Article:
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Feedback and financial incentives may not improve pediatric preventive care in Medicaid HMOs

Immunizations and other cost-effective preventive health services are underused by many poor children. Yet providing physicians in Medicaid managed care organizations (MCOs) with feedback on compliance with preventive health services, even with financial bonuses for compliance, does not increase their provision of these services, concludes a study supported by the Agency for Health Care Policy and Research (HS07634). These findings should not be interpreted to mean that financial incentives cannot capture physicians' attention regarding preventive care. Other factors may have contributed to the lack of effect, suggests Alan L. Hillman, M.D., M.B.A., of the University of Pennsylvania.

Dr. Hillman and his colleagues randomly assigned primary care sites serving children in a Medicaid HMO to one of three groups: a feedback group (physicians received written feedback about compliance scores), a feedback and financial incentive group (financial bonus when compliance criteria were met), and a control group. The researchers evaluated compliance with pediatric preventive care guidelines through semiannual chart audits conducted from 1993 to 1995.

All three study groups improved total compliance scores from 56 percent to 73 percent, as well as scores for immunizations (from 62 percent to 79 percent) and other preventive care (from 54 percent to 71 percent). However, there were no significant differences between either intervention group and the control group. Bonuses paid out over the course of the study amounted to an average of $2,000 per site, but they had little effect on an individual physician's overall income. This financial incentive may not have been sufficient to influence behavior, suggest the researchers. Also, only 56 percent of the 27 responding sites were aware of the feedback and incentive program, despite repeated mailings. Finally, during the course of the study, much public attention was focused on improving pediatric preventive care, and many HMOs conducted quality improvement activities. These system-wide events could have overshadowed the impact of the incentive during the short time it was offered.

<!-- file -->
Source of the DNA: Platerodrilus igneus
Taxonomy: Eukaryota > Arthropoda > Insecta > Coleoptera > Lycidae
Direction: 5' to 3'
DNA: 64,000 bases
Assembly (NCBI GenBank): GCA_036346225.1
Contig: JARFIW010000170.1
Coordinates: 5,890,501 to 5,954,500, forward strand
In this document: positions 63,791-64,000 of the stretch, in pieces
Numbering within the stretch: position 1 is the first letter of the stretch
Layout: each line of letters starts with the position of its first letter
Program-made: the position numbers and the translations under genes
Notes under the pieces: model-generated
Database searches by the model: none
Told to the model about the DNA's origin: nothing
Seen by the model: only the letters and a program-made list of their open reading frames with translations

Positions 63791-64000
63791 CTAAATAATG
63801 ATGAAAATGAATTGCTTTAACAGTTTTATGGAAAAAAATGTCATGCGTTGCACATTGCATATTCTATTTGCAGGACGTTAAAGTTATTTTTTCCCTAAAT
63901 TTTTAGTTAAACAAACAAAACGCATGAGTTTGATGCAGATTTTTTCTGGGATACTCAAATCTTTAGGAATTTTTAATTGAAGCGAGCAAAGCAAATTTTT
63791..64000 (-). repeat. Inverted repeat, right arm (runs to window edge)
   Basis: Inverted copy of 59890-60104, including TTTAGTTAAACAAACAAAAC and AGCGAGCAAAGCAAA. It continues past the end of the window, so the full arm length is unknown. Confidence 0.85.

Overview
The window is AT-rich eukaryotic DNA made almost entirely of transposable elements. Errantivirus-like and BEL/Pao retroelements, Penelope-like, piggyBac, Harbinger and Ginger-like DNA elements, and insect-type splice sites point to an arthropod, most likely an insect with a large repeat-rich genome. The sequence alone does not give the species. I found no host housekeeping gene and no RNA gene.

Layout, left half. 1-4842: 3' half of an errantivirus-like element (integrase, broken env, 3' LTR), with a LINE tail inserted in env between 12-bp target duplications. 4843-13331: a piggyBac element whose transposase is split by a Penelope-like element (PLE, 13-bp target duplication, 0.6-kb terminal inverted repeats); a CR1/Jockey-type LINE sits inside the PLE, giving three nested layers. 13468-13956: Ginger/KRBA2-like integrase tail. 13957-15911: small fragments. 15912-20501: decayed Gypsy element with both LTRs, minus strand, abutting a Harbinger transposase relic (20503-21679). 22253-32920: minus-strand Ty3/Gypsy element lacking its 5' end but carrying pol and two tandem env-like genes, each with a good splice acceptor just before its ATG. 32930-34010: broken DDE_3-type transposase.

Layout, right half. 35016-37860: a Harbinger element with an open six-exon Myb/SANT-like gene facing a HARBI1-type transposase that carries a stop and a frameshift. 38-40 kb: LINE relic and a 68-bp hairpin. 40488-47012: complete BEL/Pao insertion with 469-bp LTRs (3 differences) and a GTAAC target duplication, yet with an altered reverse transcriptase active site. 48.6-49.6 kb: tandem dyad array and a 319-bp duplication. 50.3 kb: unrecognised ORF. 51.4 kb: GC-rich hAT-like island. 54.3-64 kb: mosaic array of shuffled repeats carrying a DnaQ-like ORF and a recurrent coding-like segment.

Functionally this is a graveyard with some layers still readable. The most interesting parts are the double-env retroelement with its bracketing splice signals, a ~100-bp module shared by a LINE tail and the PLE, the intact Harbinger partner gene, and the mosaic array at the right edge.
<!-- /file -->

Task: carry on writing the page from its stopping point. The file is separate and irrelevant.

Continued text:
Perhaps most important are the lessons from this research regarding the need to mimic reality as closely as possible when deciding on the magnitude of financial incentives, the need for physician "buy in" (perhaps related to the size of incentives), and the length of the intervention. However, these considerations must be balanced by the fact that actual clinical practice cannot be as highly controlled as it is in randomized controlled trials. Balancing control in health services research with the exigencies of actual practice will remain a challenge, concludes Dr. Hillman.

See "Pediatric preventive care incentives in a Medicaid HMO," by Dr. Hillman, Kimberly Ripley, M.A.S., Neil Goldfarb, B.S., and others, in Pediatrics 104, pp. 931-935, 1999.

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